I love this post. I’m always frustrated with snarky remarks on my Facebook or Twitter feeds about the influx of people at the gym. I look at it as an opportunity to make new workout acquaintances!
Having friends to run with is always a plus. I’m a huge fan of the run-walk method as I try to improve myself after a bit of an (ahem) hiatus. I also connect with my mom online and we write to each other about our workouts.
Run/walk is great! That’s what I started with after my son was born.
I’m always looking for new friends to run with so the more the merrier, in my opinion. 🙂
I love the run/walk method. I might be doing my next 5k that way. We will see how I feel. I haven’t been able to run since my half marathon. SAD!
Aw, that stinks. Were you injured?
With run/walk, you’re still getting out there and getting it done!
Thanks girls! I’m starting to get back in the swing of things after probably 15 years of not running–don’t get me wrong, I haven’t been laying around a la Jabba the Hut, but life kind of got in the way–you know, it started with “gym or frat party?” in college (guess what I chose–the one with the cheap beer, you’re right!) to living abroad to marriage and kids, and I’m finally at a point where I can take 30 min for myself (gasp!) every night.
So here I am, right back at square one with out a team I’m trying to be faster than or a coach I’m trying to impress so he’ll put me in as a starter. I think that’s the challenging part. The last time I was a “runner” I ran in a pack, and my competitive nature always got the better of me and made me run faster than some of my rivals, and there was always a “plan”. I have a plan now, I’m following a C25K app (currently on week 5) and it’s hard to just not “dog it”. When I do, I try to be honest with myself and make myself repeat that workout the next day though…slow and steady, right? I figure even if I’m walking more than the app says, I’m still doing more activity than I would have been otherwise!
Thanks to Meri, Vic and the other Scootadooters…The races you complete and post about are one of the things that inspired me to start this–Who wouldn’t want to dress up like a fairy and run a 1/2 marathon!?!?!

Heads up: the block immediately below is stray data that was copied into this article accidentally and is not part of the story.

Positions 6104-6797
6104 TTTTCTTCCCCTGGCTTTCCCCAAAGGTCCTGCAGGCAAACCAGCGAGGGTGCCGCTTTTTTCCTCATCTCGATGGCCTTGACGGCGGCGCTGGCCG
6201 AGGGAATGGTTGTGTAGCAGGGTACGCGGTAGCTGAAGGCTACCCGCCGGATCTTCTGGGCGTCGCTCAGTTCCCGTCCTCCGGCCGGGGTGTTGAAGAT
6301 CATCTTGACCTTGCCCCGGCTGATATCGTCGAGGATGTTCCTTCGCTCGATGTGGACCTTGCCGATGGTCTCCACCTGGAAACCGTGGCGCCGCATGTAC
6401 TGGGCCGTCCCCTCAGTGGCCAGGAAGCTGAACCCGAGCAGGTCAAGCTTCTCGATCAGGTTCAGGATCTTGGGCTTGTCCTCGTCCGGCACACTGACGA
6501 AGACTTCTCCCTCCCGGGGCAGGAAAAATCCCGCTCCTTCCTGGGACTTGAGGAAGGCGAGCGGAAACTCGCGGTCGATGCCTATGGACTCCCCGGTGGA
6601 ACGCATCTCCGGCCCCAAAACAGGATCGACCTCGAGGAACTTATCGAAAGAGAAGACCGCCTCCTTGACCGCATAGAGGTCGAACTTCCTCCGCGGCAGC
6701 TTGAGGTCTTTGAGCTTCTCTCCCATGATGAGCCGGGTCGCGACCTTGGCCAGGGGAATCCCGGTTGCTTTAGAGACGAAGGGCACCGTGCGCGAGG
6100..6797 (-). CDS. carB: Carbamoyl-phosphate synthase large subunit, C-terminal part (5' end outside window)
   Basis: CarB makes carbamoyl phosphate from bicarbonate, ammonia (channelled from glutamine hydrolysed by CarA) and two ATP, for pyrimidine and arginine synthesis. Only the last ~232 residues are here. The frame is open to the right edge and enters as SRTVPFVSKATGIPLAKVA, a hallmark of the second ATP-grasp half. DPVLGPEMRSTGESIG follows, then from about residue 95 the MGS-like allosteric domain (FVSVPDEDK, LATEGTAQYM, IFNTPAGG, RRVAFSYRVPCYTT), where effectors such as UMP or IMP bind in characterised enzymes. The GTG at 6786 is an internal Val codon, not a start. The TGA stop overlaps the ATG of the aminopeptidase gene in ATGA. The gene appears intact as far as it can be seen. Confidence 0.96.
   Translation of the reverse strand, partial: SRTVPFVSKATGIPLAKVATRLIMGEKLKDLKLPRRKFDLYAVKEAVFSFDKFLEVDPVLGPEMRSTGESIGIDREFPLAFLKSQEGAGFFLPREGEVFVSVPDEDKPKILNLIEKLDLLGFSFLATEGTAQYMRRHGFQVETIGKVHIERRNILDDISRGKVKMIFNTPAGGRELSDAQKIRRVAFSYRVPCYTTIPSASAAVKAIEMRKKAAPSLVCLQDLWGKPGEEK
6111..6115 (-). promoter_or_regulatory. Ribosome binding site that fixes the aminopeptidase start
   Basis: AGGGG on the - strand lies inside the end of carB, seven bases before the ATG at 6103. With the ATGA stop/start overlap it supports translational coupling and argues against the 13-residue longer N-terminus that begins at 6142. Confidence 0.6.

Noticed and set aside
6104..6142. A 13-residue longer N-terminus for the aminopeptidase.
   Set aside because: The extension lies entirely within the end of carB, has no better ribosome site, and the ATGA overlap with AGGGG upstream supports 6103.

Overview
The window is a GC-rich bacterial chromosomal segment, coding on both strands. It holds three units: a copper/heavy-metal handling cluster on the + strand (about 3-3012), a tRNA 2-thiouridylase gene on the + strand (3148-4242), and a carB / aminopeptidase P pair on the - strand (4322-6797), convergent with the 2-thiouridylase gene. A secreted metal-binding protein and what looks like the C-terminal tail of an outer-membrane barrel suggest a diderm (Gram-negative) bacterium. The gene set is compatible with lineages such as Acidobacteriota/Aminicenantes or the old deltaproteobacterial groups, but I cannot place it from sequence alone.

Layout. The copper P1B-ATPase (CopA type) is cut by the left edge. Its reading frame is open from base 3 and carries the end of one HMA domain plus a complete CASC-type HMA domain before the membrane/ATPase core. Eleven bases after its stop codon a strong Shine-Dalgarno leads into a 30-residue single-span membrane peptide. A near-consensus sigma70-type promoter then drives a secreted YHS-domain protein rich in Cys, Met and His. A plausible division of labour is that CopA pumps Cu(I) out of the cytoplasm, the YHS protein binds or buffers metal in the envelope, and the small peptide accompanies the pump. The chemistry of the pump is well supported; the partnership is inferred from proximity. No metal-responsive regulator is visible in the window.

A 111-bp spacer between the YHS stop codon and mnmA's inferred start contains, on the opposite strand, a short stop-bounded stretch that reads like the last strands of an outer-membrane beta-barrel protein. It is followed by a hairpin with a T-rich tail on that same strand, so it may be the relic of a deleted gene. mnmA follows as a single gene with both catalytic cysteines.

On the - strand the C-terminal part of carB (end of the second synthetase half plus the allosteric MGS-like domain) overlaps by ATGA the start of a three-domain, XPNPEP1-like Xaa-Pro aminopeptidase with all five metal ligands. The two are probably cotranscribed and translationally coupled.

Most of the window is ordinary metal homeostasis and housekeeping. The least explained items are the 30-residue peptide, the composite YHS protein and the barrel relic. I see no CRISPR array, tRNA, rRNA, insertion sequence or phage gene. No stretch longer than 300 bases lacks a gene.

Slow and steady is so important when starting out- I had to tell myself this daily (after my son was born) so I wouldn’t try to get ahead before my body was ready. Not worth risking injury, or even just soreness that makes you want to cling to the couch instead. Keep at it!
Love you, Tara. I can’t wait to get out there with you. You can totally be at the front of my pack. 😉
Thank you for the encouragement girls! There’s nothing worse than mustering up the courage to start an exercise routine and then being poo pooed by the “in crowd” at the gym. I, too, used to work at the gym at witnessed the January Joiner / February Failer cycle thing and I hate it too. I hate when people post in Facebook about how all the newbies are taking up “their” parking spots at the gym. Shouldn’t we just be happy that they are trying to get fit? Ugh. Oh well… Rant over. Thanks for the inspiration!
I mean…it’s not convenient for me when the gym is busy, but we all benefit when we have a healthier population. And I don’t really like mean people, in real life or on Facebook. Haha.
Great tips, guys! I think it’s super important to be encouraging to newbies because changing your lifestyle is hard enough as it is without people being snobs. (Can you tell it bothers me? haha)
I want all my friends to run, so I’m always encouraging them to start (sort of like when I love a book and want everyone to read it). I like to have a lot of fitness buddies.
I read an article a while back about being a lifelong runner, and the author was basically like- you won’t know if you’ve made it a true habit until you’ve done it for a decade because true life changes are extremely difficult. So with that in mind, we all should continue to encourage one another. Glad I’m friends with awesome people like you and not jerks. 🙂